Qara Shemo

עַל־כֵּ֥ן קָרָֽא־שְׁמ֖וֹ אֱדֽוֹם - For the word pair "Qara-Shemo" in Genesis 25:30, is the emphasis on the first syllable of the first word, QAra, or the second syllable, qaRA? The answer is indicated by the position of the Ma'amid. In the Qoren Tanakh, Ish Massliah Tiqqun, and Simanim Tanakh, the Ma'amid is located under the Qof - indicating it should be read QAra-shemo. In the more ancient manuscripts of the Tanakh, however, such as the Leningrad Codex, and most probably the Aleppo Codex, the Ma'amid is under the Resh - making it qaRA-shemo. This was the pronunciation used by Mr Mickey Kairey on his recordings. As per Mr Norman Didia, the second option, qaRA-shemo, is correct, because the word pair "qara-shemo" is proceeded by the word pair "al-ken," with the accented syllable "ken." Pronouncing it QAra-shemo would interfere with "ken" in the same way "qaRA" interferes with "shemo." Therefore, there is no shift in the emphasis. Tiqqun Highlights, November 30, 2019.

Bringing Him Wine

וַיָּ֧בֵא ל֦וֹ יַ֖יִן וַיֵּֽשְׁתְּ׃ - Among the different cantillation notes, some are very rare. One rare cantillation note is the 'Tere Ta'ame,' also referred to as the 'Double Ma'arikh.' Apparently, this note appears to be a substitute for a Tebir and a Ma'arikh. Being that this note appears only five times in the Torah (Genesis 27:25, Exodus 5:15, Leviticus 10:1, Numbers 14:3, and Numbers 32:42), one cannot help but speculate as to what added significance it has. In the context of Genesis 27:25, with the Tere Ta'ame written under the word 'Lo' (ל֦וֹ), perhaps this note is meant to accentuate a very uneasy emotional state. In this text, Ribqa prepares delicacies of food for Jacob to present to his father, Isaac, in order to obtain the ultimate blessing. It appears, however, that Jacob, independently, takes the initiative to add wine into the meal. The 13th century Torah commentator Hezekiah Ben Manoah, also known as Hizkuni, writes that offering wine is a tactic that Jacob uses in order to blur his father's mind so that he would assume that he was his brother, Esav. According to this idea, the Tere Ta'ame comes to show Jacob's extreme uneasiness in performing the task of bringing his father wine in order to receive the blessing. Tiqqun Highlights, Beth Torah Bulletin, November 21, 2020.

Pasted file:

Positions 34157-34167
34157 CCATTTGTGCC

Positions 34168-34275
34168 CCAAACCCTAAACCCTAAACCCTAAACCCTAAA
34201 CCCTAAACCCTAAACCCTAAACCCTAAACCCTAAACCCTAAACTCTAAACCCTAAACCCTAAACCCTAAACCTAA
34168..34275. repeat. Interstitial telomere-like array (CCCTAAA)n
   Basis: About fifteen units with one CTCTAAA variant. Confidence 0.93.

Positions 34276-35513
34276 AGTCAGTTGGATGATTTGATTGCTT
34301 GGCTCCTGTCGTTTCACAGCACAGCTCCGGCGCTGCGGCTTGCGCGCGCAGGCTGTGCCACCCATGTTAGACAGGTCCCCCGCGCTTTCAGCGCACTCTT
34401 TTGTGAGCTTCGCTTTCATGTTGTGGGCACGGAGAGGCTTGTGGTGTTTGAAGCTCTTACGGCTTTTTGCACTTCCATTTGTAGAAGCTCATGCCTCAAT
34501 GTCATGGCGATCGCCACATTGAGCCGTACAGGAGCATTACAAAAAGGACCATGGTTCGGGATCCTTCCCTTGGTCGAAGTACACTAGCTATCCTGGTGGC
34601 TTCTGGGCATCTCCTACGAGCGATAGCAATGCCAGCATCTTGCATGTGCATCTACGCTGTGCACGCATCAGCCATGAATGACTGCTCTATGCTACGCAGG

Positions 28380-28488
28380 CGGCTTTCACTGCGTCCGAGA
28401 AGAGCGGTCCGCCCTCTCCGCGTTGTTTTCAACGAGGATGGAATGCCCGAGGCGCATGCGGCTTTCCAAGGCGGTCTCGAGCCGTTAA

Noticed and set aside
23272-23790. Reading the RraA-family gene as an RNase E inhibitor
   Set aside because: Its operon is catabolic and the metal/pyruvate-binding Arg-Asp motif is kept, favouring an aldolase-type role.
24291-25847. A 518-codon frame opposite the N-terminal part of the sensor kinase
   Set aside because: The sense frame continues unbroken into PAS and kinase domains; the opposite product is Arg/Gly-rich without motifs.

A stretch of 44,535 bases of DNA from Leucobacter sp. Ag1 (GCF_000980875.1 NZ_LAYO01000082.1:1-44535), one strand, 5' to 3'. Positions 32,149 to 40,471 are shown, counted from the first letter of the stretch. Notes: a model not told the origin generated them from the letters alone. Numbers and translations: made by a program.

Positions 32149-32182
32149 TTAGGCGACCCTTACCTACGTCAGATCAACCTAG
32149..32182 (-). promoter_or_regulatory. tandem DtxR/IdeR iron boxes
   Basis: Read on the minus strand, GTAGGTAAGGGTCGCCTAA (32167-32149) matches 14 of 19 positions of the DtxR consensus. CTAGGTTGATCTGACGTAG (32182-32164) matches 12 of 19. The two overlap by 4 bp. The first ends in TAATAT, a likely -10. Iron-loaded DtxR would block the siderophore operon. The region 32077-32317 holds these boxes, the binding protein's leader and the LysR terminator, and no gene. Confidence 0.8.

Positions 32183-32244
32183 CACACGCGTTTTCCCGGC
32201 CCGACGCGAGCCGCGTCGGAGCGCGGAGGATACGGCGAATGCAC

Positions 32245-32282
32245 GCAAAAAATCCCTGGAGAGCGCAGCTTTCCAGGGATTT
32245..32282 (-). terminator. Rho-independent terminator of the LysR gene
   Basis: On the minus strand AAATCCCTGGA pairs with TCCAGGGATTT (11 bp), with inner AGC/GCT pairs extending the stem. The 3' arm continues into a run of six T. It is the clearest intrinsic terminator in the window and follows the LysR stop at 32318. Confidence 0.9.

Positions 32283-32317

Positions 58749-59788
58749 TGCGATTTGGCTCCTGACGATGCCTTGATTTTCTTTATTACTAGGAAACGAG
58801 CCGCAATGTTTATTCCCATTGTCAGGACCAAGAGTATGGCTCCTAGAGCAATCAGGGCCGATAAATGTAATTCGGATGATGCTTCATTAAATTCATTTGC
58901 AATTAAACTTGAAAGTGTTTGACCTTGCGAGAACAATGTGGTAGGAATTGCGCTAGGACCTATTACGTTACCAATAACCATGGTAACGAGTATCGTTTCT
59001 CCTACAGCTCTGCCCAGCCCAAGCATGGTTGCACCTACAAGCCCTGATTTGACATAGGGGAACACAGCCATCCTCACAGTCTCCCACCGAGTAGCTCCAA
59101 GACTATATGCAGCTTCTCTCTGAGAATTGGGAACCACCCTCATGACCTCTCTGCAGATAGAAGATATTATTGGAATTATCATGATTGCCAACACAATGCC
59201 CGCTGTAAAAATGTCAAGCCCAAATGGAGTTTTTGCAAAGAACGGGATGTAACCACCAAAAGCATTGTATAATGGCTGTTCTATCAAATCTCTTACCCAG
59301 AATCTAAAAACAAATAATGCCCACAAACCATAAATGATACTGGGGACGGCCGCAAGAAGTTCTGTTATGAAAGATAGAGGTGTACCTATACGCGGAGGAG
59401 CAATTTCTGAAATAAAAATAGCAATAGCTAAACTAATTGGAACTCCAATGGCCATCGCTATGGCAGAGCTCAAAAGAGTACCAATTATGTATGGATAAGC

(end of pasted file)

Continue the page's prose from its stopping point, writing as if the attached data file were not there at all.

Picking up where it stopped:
Maqam of the Week: MAHOUR

On Shabbat Toledot (Genesis 25:19- 28:9), services are conducted in Maqam MAHOUR according to ALL Syrian sources. This maqam, defined as 'defeated' in Arabic, can be described as a "high Rast," and is used when there is a victory or a reversal of fortune. This relates here, because Esav is defeated. In addition, the word 'Mahour' is similar to the Hebrew word 'Maher,' which means quick. This relates here, because in the narrative, Jacob acts very quickly. In the Red Pizmonim Book, this maqam is listed for only twice a year; Toledot and Balaq. HAZZANUT: Semehim: Yadekha Tanheni (page 149).